Eye allergies are no different than allergies that affect your sinuses, nose or lungs. When an allergen comes in contact with your eyes, your body releases histamine - a chemical produced in reaction to a substance that the immune system can't tolerate. Special cells called mast cells make histamine. These cells are present throughout the body but are highly concentrated in the eyes.
Ocular allergens tend to be airborne (as are most other allergens). The most frequent allergic triggers include pollen, pet hair or dander and dust.
Allergies are a primary cause of conjunctivitis, also known as "pink eye," an inflammation of the conjunctiva (the membrane lining under the eyelids). Common symptoms of allergic conjunctivitis are redness and itching under the eyelid, excessive watering and swelling of the eyeball. Common symptoms of conjunctivitis associated with infection are:
- Feeling that eyelids are glued shut upon waking
- Sensitivity to light
- Pus on the surface of the eye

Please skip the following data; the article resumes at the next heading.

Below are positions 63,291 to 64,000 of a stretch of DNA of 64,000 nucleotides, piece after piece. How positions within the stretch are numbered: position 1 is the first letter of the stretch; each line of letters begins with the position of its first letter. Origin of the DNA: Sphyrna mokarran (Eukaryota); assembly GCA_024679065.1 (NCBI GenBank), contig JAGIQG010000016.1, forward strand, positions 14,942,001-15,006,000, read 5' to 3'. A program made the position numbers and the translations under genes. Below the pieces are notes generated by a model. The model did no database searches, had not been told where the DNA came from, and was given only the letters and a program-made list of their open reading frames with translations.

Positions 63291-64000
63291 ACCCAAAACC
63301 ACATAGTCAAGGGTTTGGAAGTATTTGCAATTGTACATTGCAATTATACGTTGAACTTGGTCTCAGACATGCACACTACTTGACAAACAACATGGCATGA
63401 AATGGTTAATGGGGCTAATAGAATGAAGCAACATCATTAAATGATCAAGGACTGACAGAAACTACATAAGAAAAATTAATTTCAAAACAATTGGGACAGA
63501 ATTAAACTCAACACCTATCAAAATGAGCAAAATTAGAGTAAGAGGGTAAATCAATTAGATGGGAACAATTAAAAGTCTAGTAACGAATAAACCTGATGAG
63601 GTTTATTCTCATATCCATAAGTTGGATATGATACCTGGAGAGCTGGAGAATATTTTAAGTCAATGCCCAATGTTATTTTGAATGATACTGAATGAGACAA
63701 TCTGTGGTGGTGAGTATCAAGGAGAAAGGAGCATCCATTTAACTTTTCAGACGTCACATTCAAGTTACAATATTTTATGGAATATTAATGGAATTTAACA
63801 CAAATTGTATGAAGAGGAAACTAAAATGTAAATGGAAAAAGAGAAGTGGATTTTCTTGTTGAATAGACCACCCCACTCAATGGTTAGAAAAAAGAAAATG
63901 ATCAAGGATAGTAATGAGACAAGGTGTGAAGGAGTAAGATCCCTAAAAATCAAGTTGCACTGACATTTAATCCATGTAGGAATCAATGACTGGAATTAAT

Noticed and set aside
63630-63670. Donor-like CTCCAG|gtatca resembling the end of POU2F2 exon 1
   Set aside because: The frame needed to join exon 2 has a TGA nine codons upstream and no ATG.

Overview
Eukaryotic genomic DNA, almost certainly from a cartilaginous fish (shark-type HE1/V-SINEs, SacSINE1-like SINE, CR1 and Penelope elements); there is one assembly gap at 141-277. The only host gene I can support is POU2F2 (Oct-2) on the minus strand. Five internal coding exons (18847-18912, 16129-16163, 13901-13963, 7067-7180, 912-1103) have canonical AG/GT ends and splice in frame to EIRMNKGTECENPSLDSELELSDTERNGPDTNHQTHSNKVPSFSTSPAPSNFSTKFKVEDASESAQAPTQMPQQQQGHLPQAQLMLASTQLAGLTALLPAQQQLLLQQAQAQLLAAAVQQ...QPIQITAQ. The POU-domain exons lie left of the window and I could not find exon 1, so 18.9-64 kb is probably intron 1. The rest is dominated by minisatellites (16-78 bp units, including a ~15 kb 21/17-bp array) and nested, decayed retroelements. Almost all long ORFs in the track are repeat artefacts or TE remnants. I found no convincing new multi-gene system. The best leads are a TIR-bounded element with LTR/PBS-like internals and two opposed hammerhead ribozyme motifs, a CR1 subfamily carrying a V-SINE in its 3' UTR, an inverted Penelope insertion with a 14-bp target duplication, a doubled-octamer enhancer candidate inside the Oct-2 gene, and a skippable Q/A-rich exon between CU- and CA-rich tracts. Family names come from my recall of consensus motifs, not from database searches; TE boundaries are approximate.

- Burning sensation
If you have ocular allergies or any other kind of allergic disease, the most effective treatment is prevention: try to avoid the allergens that trigger symptoms, such as pollen.
When ocular allergies can't be controlled, there are several medications that may help relieve symptoms. Most of these treatments come in a topical form - such as eye drops or an ointment.
Eye drops can help by physically washing away allergens and moistening the eye, which can become dry and red when irritated. Eye drops that contain medications to help reduce allergy symptoms also are available.
You may benefit from immunotherapy, in which an allergy specialist injects you with small amounts of the allergen to help you gradually build up immunity to it.
Watch the video for more information on eye allergies.